Ioby, one of Overbrook's grantees, is the star feature of an article in Forefront, a publication of The Next American City organization. Entitled "When We're All Urban Planners," the article considers the fast-developing crossroads of urban planning, crowd sourcing, new media, and the role - small or large - we all soon could play in the development of our cities. As municipal governments face increasing pressure both on their budgets and to be more responsive to their communities, several tools have emerged to fill the gap. One example is Neighborly, a software offering information and crowdsourcing for major planning projects proposed by cities and civic organizations. Another is city-sponsored crowdsourcing: Change by Us NYC, which awards grants to small projects. On the more technical end, there's SeeClickFix, which routes reports of potholes and other minor mishaps to the appropriate government office. But foremost in the article's analysis was ioby, which it highlighted as an organization that has managed to successfully combine community participation, small-scale projects, and a metric-focused online platform.And not only has it raised over $100,000 for projects since 2009, it has now gone national.
The article also noted the concerns raised by some that these online efforts would lead to a shifting of responsibility by municipalities. If individuals could identify and raise money to address issues like fixing potholes or building rec centers, would other traditional government roles would become community burdens?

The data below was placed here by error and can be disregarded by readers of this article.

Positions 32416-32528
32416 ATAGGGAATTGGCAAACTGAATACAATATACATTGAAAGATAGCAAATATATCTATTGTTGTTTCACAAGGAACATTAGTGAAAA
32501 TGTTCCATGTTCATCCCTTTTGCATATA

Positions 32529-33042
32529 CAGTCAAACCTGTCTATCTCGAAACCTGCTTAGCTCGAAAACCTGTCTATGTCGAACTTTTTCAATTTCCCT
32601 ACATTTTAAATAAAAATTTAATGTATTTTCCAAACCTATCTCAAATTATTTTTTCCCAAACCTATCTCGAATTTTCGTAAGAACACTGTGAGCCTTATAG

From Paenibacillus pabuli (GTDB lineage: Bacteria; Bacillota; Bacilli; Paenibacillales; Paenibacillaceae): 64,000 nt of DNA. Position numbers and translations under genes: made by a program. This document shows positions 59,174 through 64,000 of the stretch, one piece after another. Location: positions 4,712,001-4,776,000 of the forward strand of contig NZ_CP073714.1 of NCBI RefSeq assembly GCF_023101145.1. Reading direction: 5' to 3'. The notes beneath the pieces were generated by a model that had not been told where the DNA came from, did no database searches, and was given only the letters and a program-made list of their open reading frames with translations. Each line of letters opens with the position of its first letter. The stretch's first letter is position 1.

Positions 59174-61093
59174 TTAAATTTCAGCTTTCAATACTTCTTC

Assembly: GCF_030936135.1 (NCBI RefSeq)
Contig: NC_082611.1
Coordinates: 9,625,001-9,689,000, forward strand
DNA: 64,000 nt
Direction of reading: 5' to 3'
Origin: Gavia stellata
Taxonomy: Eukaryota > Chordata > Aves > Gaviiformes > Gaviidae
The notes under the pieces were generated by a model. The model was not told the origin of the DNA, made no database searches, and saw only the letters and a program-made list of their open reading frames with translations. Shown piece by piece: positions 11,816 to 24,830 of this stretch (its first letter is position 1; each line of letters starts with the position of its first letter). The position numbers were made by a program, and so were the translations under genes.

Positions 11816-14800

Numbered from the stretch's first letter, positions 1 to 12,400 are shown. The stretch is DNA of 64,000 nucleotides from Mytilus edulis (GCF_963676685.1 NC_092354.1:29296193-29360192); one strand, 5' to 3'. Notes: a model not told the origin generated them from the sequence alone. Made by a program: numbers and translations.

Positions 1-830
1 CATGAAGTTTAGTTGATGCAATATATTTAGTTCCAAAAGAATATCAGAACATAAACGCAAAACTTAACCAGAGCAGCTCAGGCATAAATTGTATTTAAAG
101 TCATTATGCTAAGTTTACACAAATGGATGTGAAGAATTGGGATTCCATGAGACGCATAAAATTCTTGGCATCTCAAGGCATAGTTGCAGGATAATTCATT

Still, the possibilities from combining a refocus on community-level projects with new online methods for increasing communication and fundraising vastly outweigh their potential drawbacks. Certainly, Nuala Gallagher would agree - ioby helped her raise $6,200 for a chicken coop for Cypress Hill Verde. The community improvement group can now grow chickens and provide free eggs and protein to a neighborhood categorized as a 'food desert.' The project might not make headlines, but for the individuals who contributed and the individuals who will benefit, it matters a very great deal.And for a world increasingly tech-savvy yet fragmented, it may mean we can become involved in our community's development in a way never before possible; we can become our cities own urban planners.